Once the beginner has a grasp of the opening principles and some basic endgame knowledge, they often feel confident that their chess has improved enough to start winning games. However, they often run into trouble during the phase that comes after the opening and before the endgame, the middlegame! The middlegame generally starts after both players have connected their rooks, which means moving the Queen up a rank or two, allowing the Rooks to patrol along their starting rank. Planning in the middle game can be difficult because both players have no concrete information regarding what pawns and pieces will be remaining on the board when this middle phase starts. So how do we formulate a plan? There are five points to consider when creating a middlegame plan.
The first point to consider is material. Before starting your plan, ask yourself if you’re ahead or behind in material. To determine where you stand, count both your material and your opponent’s material, noting who is ahead or behind. The player who is ahead in material will generally plan to trade or exchange material with their opponent to reduce that opponent’s counterplay. So, if you’re ahead in material you might consider a series of exchanges that will further reduce your opponent’s ability to fight back. If you’re behind in material, your opponent having more pawns and pieces than you have, you’ll want to avoid those trades in order to maintain some force on the board. If you have less material than your opponent, you need to hang on to what you have.
Pawn structure is the next consideration. I constantly tell my students that good pawn structure must be maintained throughout the game, starting from their first few moves. Look at the board and note how the pawns are positioned for both sides. You’ll want to note any doubled, isolated or backwards pawns. If you have any of these dreadful pawn problems, you need to look for a way to rectify these issues. However, don’t move on to the next planning point until you ask yourself, “is there any way I can give my opponent doubled, isolated or backwards pawns?” These types of pawns lose their mobility and effectiveness which takes away their ability to be useful during the game. If your opponent’s pawn structure can be damage, you may want to consider moves that create problem pawns and the subsequent damage they bring with them.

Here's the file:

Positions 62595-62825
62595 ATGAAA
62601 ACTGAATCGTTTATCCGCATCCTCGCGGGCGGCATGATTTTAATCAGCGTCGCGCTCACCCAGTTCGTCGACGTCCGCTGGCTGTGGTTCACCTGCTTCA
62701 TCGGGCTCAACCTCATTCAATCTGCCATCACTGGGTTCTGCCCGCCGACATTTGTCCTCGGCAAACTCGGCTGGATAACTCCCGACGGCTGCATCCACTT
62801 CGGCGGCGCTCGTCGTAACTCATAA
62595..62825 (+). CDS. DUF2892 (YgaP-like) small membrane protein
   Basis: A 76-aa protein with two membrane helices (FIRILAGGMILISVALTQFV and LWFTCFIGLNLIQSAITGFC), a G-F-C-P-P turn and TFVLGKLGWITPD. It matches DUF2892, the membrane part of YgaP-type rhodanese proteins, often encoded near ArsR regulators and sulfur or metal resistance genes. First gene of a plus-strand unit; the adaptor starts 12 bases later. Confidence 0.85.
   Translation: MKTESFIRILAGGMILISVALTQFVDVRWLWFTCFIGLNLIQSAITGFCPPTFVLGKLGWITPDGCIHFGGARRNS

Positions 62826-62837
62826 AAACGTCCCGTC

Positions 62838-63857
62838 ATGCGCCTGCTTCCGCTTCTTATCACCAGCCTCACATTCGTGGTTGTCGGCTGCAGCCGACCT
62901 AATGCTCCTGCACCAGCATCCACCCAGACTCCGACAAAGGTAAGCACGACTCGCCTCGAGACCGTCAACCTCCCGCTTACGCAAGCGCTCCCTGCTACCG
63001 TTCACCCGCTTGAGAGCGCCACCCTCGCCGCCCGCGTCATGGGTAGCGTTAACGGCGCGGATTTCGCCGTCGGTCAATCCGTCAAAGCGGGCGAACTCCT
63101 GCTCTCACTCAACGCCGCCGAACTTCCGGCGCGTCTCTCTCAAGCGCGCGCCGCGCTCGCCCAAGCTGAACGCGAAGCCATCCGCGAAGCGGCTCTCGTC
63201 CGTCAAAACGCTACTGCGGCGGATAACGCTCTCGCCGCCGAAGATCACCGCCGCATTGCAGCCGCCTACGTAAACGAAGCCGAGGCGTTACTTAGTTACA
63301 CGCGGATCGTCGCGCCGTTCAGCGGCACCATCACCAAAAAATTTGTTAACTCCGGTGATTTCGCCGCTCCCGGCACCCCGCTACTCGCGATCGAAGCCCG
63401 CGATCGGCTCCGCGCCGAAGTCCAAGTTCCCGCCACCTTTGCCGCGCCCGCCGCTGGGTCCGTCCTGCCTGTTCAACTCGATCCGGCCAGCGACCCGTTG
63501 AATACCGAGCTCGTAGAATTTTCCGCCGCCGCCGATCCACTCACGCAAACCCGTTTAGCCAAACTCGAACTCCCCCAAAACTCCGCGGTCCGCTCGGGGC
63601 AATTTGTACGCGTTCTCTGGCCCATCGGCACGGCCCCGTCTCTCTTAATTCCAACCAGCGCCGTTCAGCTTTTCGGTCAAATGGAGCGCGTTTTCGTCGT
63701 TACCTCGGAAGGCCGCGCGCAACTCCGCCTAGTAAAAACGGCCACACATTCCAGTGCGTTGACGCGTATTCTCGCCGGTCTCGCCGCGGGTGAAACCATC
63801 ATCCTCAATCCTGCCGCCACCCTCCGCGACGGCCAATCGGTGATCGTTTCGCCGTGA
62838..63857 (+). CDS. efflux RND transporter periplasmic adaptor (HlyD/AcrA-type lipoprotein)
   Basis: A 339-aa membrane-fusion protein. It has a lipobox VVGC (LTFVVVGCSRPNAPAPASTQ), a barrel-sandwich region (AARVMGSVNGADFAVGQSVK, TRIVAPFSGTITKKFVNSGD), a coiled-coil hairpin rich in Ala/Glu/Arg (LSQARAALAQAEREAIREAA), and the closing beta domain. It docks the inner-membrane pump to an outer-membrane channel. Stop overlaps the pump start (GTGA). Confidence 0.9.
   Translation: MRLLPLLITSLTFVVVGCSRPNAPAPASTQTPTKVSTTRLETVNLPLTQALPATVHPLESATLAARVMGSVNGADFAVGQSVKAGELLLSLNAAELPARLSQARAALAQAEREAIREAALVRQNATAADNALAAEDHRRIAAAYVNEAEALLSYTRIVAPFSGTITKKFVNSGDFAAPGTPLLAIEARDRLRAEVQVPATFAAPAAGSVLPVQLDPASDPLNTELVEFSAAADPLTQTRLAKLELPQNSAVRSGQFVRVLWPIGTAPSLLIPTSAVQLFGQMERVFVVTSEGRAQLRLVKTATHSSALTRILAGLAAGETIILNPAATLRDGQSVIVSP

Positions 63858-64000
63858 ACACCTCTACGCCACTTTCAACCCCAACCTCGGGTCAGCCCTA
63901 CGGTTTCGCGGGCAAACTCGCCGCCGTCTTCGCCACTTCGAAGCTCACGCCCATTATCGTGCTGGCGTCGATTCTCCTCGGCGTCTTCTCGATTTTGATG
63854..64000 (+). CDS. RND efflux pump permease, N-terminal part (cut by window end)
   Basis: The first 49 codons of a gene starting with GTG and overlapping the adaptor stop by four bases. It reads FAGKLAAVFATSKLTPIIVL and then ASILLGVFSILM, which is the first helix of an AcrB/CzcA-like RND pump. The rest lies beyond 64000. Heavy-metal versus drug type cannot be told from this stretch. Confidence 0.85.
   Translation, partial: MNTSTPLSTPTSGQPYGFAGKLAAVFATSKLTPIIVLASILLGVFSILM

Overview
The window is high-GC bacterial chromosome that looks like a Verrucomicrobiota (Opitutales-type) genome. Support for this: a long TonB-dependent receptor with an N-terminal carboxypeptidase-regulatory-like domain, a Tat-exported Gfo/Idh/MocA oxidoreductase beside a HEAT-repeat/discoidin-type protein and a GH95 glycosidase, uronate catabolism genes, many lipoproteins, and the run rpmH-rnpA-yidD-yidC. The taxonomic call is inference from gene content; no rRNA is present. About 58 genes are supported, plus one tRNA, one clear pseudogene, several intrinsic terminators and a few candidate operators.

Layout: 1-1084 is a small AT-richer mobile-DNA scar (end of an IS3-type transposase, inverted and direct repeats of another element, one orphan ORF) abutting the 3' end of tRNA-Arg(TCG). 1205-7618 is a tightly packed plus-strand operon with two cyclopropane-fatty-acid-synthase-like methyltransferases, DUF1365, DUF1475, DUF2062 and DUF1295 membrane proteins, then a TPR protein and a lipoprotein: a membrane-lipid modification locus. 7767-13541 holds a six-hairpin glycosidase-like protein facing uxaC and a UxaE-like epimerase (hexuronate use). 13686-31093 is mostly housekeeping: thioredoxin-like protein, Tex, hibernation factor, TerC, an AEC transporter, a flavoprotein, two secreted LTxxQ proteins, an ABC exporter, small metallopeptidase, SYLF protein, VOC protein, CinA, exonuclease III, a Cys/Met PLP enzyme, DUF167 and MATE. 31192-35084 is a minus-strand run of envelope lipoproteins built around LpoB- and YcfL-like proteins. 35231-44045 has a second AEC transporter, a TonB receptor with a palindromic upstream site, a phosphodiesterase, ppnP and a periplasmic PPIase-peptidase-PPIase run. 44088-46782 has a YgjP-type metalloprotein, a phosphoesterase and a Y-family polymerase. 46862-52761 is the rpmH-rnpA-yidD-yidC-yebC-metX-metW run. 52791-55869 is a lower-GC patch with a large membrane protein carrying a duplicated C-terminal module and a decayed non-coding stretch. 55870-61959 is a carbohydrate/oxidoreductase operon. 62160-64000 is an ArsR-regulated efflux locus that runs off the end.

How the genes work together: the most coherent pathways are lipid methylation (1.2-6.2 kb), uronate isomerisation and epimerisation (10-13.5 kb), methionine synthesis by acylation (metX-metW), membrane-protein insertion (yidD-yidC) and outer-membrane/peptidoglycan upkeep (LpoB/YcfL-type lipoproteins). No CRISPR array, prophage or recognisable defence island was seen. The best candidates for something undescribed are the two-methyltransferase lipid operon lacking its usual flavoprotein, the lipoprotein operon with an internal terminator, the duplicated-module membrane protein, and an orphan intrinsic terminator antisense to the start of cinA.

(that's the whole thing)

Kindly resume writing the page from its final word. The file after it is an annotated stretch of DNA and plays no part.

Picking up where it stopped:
Our next point to consider is mobility. Mobility is a key factor in all three phases of the game. How active are your pawns and pieces? Too often, beginners develop their minor pieces early on and then stop overall pawn and piece development to launch a premature attack. Pieces that have better mobility have greater control of the board. Greater board control makes for better attacks. Look at every pawn and piece and determine whether or not it is on its most active square. Don’t simply look at your pawns and pieces. Look at your opponent’s pawns and pieces. Note what squares they control and then compare them to your own pawns and pieces. Before asking yourself “what can I do to increase my pawn and piece activity,” determine what your opponent can do to improve his or her pawn and piece activity. Can you slow down their control of the board with a specific move? Beginners tend to think in terms of what their best move is without considering their opponent’s best potential move. It takes two to play a game of chess. Only considering one player’s position, namely yours, will lead to lost games.
King safety is next. I mentioned in my last article that castling should be delayed, if possible, in favor of greater development. However, King safety always trumps development if a possible checkmate by the opposition is in the air. Ask yourself whose King is safer. If your King isn’t safe then castling and a good defense should be considered. If your King is safe and you’re considering an attack against the enemy King, it’s time to look at your opponent’s position, namely the pawns and pieces protecting the opposition King. Can you weaken the position? How long will doing so take? However, you better first take a look at your own pawns and pieces surrounding your King, determining if you opponent can do likewise.
Lastly we must look at threats. Beginners have a bad habit of launching attacks when their position is under threat. A threat assessment must be made before formulating a plan of action. Before considering any threats you can make, ask yourself “what are my opponent’s threats?” Look carefully at all of your opponent’s pawns and pieces and examine what those pawns and pieces can do on the opposition’s next move as well as the following move. A good threat can force pawns and pieces into defensive rather than offensive positions, which help with a potential attack by the aggressor!
Now that you’ve gone through the planning checklist list, its time to think about a plan. During the middle-game, positions can drastically change from move to move. This means that plans should be flexible and short term. By flexible, I mean plans that have the ability to change fluidly as the board’s position changes. Therefore, long term plans are too stodgy and lack flexibility. Make plans that address the next few moves rather than the next ten moves.
Plans must have a specific short term goal. While this might seem to contradict the idea of a flexible plan, you don’t want to try and do everything at once. Don’t think in terms of doing too much at once or you’ll lose the game. Your plan should consist of simpler, short term goals, such as reducing the mobility of a single piece, the isolation of a pawn or the weakening of a key pawn or piece (or even square) that supports the enemy King. Keep your plans short term during the middlegame and consider the five points discussed above. Keep it simple. Play for flexibility and fluidity during the middlegame. Here’s a game to enjoy until next week!